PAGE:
4. Chatbots for Patients

GMAI powers patient support apps, offering personalized care outside clinical settings. It interprets diverse patient data, ranging from symptoms to glucose monitor readings, and provides detailed advice in clear, accessible language. GMAI’s capability to communicate with non-technical audiences and handle noisy, diverse patient-collected data makes it a valuable tool for patient-facing chatbots.

5. Bedside Decision Support

GMAI expands on existing AI-based early warning systems by offering detailed explanations and care recommendations. This application involves parsing electronic health record (EHR) sources, summarizing patient states, projecting future conditions, and recommending treatment decisions. GMAI leverages clinical knowledge graphs and text sources to provide comprehensive decision support at the bedside.

6. Text-to-Protein Generation

GMAI models can generate protein amino acid sequences and three-dimensional structures from textual prompts. This application involves designing proteins with desired functional properties. GMAI’s in-context learning allows it to dynamically define new generation tasks based on a handful of example instructions, offering flexibility in protein design interfaces.

Choosing The Right AI Model For Your Business:

In light of the myriad variants of AI models currently available, it proves challenging to comprehensively address each model. For the convenience of our readers, we shall expound upon LLM (Language Model) models as an illustrative example in the selection of an AI model. It is crucial to note that the methodology for selecting an AI model is universally applicable, akin to the process involved in opting for an LLM model.

1. Define What You Need

To maximize AI’s positive impact on your business, start by pinpointing the exact issue you want to tackle. Whether it’s boosting business intelligence with an AI chatbot, hastening digital transformation via AI-generated code, or refining enterprise search with a multilingual embedding model, a clear understanding of your needs is key. Once you’ve got that clarity, sketch out a strategy integrating AI solutions tailored to your requirements.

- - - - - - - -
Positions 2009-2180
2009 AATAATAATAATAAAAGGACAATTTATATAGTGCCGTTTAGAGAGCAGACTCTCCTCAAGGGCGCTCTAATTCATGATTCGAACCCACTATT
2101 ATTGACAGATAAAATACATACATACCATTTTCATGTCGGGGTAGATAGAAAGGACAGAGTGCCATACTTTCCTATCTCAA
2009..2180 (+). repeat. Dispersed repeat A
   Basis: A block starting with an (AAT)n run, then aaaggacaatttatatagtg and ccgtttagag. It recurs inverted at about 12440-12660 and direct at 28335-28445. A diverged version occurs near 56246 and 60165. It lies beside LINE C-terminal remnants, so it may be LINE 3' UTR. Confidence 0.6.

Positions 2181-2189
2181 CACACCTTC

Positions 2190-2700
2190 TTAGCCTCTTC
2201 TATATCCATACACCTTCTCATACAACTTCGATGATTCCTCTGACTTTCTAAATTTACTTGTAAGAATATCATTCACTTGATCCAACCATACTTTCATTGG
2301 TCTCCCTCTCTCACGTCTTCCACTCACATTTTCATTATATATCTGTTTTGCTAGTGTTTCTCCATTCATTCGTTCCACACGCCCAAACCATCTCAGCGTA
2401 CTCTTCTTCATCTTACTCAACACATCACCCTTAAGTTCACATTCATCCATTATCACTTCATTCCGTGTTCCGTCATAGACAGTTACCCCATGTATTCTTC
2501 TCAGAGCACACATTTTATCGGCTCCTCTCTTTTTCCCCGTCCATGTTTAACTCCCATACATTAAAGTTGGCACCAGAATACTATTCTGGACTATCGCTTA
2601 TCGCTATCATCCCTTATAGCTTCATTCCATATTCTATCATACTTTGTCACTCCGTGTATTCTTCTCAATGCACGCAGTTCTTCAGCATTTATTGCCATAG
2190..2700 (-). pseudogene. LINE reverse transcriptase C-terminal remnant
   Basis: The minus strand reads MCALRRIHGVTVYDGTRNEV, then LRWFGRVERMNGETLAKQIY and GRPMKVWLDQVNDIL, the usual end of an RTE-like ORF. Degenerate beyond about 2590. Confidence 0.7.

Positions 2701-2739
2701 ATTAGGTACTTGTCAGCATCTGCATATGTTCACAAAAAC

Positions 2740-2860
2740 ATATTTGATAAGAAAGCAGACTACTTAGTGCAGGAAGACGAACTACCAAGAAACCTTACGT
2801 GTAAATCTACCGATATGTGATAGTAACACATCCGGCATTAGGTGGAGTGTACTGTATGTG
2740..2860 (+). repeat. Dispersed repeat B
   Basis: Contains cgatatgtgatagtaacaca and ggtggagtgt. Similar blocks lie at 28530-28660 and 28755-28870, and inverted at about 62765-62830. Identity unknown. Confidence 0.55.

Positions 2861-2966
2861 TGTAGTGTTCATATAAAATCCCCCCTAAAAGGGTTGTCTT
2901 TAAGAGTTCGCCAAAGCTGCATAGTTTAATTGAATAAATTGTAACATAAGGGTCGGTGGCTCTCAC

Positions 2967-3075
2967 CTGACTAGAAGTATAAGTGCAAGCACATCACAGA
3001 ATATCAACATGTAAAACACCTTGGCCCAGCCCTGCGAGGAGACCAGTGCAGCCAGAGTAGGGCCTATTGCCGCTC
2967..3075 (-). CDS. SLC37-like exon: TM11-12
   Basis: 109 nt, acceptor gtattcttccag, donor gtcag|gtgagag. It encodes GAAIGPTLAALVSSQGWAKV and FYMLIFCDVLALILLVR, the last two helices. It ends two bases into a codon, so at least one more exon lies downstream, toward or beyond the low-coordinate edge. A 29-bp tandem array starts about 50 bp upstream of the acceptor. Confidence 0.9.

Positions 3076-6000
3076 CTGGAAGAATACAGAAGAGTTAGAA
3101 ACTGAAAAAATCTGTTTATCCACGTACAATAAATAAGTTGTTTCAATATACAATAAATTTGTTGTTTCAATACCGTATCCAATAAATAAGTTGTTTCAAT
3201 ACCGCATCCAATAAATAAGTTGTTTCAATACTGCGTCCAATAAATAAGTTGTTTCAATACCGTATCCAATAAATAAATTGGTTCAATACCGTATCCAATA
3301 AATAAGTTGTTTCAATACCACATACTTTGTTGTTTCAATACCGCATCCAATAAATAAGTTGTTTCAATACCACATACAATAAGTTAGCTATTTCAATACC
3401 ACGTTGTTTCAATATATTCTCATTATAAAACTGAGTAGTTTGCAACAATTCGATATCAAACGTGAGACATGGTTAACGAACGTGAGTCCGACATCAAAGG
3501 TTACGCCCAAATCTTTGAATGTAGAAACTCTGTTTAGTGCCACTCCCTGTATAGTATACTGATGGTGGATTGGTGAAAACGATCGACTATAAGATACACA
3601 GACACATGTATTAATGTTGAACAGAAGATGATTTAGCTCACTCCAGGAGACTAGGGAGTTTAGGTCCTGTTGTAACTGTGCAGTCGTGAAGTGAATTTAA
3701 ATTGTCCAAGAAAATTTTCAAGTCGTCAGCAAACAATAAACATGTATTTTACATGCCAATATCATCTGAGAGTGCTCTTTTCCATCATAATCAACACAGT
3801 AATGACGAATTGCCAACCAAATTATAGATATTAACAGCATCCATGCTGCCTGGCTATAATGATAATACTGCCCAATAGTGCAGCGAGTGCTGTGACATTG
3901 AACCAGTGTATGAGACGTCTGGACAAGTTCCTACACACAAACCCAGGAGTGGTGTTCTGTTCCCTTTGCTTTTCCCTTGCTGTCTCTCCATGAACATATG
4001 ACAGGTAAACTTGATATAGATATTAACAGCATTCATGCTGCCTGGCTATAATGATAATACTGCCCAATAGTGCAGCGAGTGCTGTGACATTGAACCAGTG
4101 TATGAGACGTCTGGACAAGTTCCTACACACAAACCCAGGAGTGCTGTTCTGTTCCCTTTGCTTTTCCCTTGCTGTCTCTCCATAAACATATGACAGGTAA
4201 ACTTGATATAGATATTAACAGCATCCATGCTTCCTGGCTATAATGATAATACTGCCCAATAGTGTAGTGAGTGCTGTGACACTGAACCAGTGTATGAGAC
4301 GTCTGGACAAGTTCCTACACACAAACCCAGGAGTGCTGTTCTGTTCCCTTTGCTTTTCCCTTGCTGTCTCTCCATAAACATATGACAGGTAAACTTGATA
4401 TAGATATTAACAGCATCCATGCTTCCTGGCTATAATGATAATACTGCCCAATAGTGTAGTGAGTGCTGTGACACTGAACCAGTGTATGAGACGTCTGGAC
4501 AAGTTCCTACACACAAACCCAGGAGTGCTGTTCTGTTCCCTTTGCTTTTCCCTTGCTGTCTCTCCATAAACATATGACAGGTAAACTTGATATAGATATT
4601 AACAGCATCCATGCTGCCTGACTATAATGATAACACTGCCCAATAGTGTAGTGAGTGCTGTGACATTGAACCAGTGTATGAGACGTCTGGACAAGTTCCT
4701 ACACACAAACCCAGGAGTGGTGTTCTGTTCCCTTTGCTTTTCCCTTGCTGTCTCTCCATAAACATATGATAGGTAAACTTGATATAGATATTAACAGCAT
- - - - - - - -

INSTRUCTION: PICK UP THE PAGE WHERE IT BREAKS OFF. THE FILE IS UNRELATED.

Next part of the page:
Identify one or more focused, task-oriented use cases for your problem. Keep in mind that each use case might call for different types of LLMs to achieve your desired outcomes.

For specific use cases where complex reasoning isn’t essential, opting for smaller models – perhaps with slight adjustments through fine-tuning – is favored. This choice is driven by factors such as reduced latency and cost efficiency. Conversely, in scenarios demanding complex reasoning across diverse topics, a larger model, enhanced by dynamically retrieved information, may deliver superior accuracy, justifying the higher associated costs.

2. Choose The Size of the AI Model

The next step is to choose the size of the AI model that is suitable for your business needs. A common method for comparing model sizes is by examining the number of parameters they encompass. Parameters, serving as internal variables and weights, play a crucial role in influencing model training.

For instance, larger models having more parameters (>50 billion) are generally perceived as more powerful, and capable of tackling complex tasks. However, their increased power comes with the trade-off of requiring more computational resources for execution.

Although parameter count serves as a useful metric for model size, it doesn’t fully encapsulate the comprehensive dimensions of a model. Achieving a holistic view involves considering supporting architecture, training data characteristics (e.g., volume, variety, and quality), optimization techniques (e.g., quantization), transformer efficiencies, choice of learning frameworks, and model compression methods. The intricate variations in models and their creation processes complicate direct, apples-to-apples comparisons.

3. Review The Sourcing Options

Type and size aren’t the sole considerations in model comparisons. After identifying several AI models, businesses must decide how to build or source the Large Language Models (LLMs) that form the foundation of their applications. LLMs use statistical algorithms trained on extensive data volumes to comprehend, summarize, generate, and predict text-based language, with building and training a high-performing model often incurring costs in millions.

Businesses typically have three main options for LLM sourcing:

Many organizations lack the necessary expertise, funding, or specific needs to justify building an LLM from scratch, making options 2 and 3 more practical and efficient for sourcing and training LLMs.

Comparing open-source and proprietary models can be challenging, especially when considering the required infrastructure for building a scalable AI application. While open-source tools may seem initially cost-effective, evaluating all criteria for implementation, launch, security, and support reveals a less convincing picture.